Tips and Mistakes

  • Keep your midsection engaged throughout the movement.
  • Ensure your hips are flexible so you can move your working leg freely.
  • You can also put a soft pad under your knee to provide support.

4. Frog Pump

The frog pump is a modified variation of the traditional glute bridge. It involves keeping your feet together and your knee outward and lifting your hips off the floor to activate the glutes maximus and minimus from a different angle.

About Exercise

  • Difficulty Level: Beginner to Intermediate
  • Target Muscle: Glutes, Core, Hamstrings, and Lower Back
  • Mechanics: Compound
  • Equipment Needed: None (Bodyweight)

Benefits

  • Bolster the glute muscles from a different angle and improve the shape of the bum.
  • Increase hip mobility and flexibility.
  • Engage abdominal muscles and sculpt the core.

How-Instructions

  1. Lie on your back with your face up.
  2. Bend knees and bring soles together like forming a diamond shape with legs.
  3. Press your feet together on the floor and lift your hips upward until your glutes are engaged.
  4. Pause for two seconds, then return to the start.

Tips and Mistakes

  • Press your feet down and lift your hips off the floor simultaneously to highly stimulate the gluteal muscles.
  • Lower your hips back on the ground with full control.

5. Long Lever Bridge Marching

The long lever bridge march is another hip bridge variation that keeps the glutes and core under constant tension and promotes lower-body muscle development.

About Exercise

  • Difficulty Level: Intermediate
  • Target Muscle: Glutes, Rear Thighs, and Abdominals
  • Mechanics: Compound
  • Equipment Needed: None

Benefits

  • It simultaneously engages the multiple muscles throughout the body, including the buttocks, hips, abs, and hamstrings.
  • Makes the lower body firm and flexible.
  • Enhance the hip’s range of motion and lower body balance.

How-Instructions

  1. Lie on your back with your legs extended and arms at the sides.
  2. Slightly bend your knees and lift your hips into a partial bridge position.
  3. Keep your toes off the floor and brace your midsection. That’s the start.
  4. Alternate raising one knee toward the chest while keeping the hips elevated.
  5. Hold briefly at the top, then lower the foot with control.
  6. Repeat on the opposite side and complete the desired reps.

Tips and Mistakes

  • Keep your hips off the floor throughout the movement by holding your core tight.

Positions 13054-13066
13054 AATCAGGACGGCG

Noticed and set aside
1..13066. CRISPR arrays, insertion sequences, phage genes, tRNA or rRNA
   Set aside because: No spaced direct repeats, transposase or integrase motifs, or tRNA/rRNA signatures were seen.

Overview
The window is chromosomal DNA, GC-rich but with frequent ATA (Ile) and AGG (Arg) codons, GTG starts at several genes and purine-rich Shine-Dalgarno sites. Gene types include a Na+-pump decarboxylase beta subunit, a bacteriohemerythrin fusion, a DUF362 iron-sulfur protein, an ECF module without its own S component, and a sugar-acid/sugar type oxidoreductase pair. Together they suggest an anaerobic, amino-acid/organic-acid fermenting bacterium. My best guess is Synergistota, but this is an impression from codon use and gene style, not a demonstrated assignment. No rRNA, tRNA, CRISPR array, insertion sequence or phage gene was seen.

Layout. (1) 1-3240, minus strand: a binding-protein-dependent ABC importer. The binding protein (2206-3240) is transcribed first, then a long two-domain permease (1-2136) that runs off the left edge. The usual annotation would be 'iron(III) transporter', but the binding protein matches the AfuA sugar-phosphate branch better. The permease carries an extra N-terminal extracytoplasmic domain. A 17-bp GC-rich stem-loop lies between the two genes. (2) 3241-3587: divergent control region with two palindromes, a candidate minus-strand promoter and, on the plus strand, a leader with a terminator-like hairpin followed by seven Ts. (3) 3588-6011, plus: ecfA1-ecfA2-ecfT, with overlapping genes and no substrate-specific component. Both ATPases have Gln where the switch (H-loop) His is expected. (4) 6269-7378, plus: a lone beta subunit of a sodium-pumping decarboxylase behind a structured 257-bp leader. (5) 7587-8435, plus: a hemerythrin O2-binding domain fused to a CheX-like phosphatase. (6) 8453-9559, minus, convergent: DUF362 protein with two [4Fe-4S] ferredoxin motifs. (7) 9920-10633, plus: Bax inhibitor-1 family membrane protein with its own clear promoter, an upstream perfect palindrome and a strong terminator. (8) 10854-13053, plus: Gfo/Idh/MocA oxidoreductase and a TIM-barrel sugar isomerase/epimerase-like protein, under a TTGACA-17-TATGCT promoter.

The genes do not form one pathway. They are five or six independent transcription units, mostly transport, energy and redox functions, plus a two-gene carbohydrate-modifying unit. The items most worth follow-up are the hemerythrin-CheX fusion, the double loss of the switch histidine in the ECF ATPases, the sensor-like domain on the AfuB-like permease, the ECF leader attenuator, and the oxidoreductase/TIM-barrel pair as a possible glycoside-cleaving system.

• Perform each rep, feeling the full contraction in your bum.

How Often Should You Train Your Glutes?

If your primary goal is to develop a well-shaped and solid derriere, you should train your glutes at least twice a week; otherwise, a dedicated 20-30 minute calisthenics glutes workout along with typical leg workouts is enough to enhance your lower body health, minimize lower back injuries, and shape your posture.

My Final Words

During the leg workout sessions, we often miss training our glutes. Weak glutes lead to poor posture, a higher risk of injuries, and subpar performance. That’s why performing glute strengthening exercises is crucial for building a strong, defined, and burly backside.

Whether you’re a male or female, you can incorporate the above exercises into your calisthenics workout regime to bolster and shape your gluteal muscles.

Please note that the exercises I’ve outlined above are for only strengthening purposes, and you should not use them for treating any pain or injuries. If you feel discomfort, you should consult a doctor before executing them.

References

  • 1
    Lehecka, B J et al. “BUILDING A BETTER GLUTEAL BRIDGE: ELECTROMYOGRAPHIC ANALYSIS OF HIP MUSCLE ACTIVITY DURING MODIFIED SINGLE-LEG BRIDGES.” International Journal of Sports Physical Therapy vol. 12,4 (2017): 543-549 (PMC PUBMED Central).

Share This Blog

Picture of Murshid Akram

Murshid Akram

I’m a personal trainer, fitness blogger, and founder of thefitnessphantom.com. For the last six years, I’ve been working and training with people who use all sorts of equipment and follow multiple types of workouts, from calisthenics to powerlifting. I primarily design workout plans and share science-based, practical, and logical information that can help you become stronger, flexible, and healthier.

About Me

I’m a personal trainer, fitness blogger, and founder of thefitnessphantom.com. For the last six years, I’ve been working and training with people who use all sorts of equipment and follow multiple types of workouts, from calisthenics to powerlifting. I primarily design workout plans and share science-based, practical, and logical information that can help you become stronger, flexible, and healthier.

Table of Contents

Sign up for our Newsletter

Sign up for practical, helpful, and unique content that can help you elevate your fitness.

SEARCH YOUR WORKOUT​

You can also use this search box to find your workout​

Search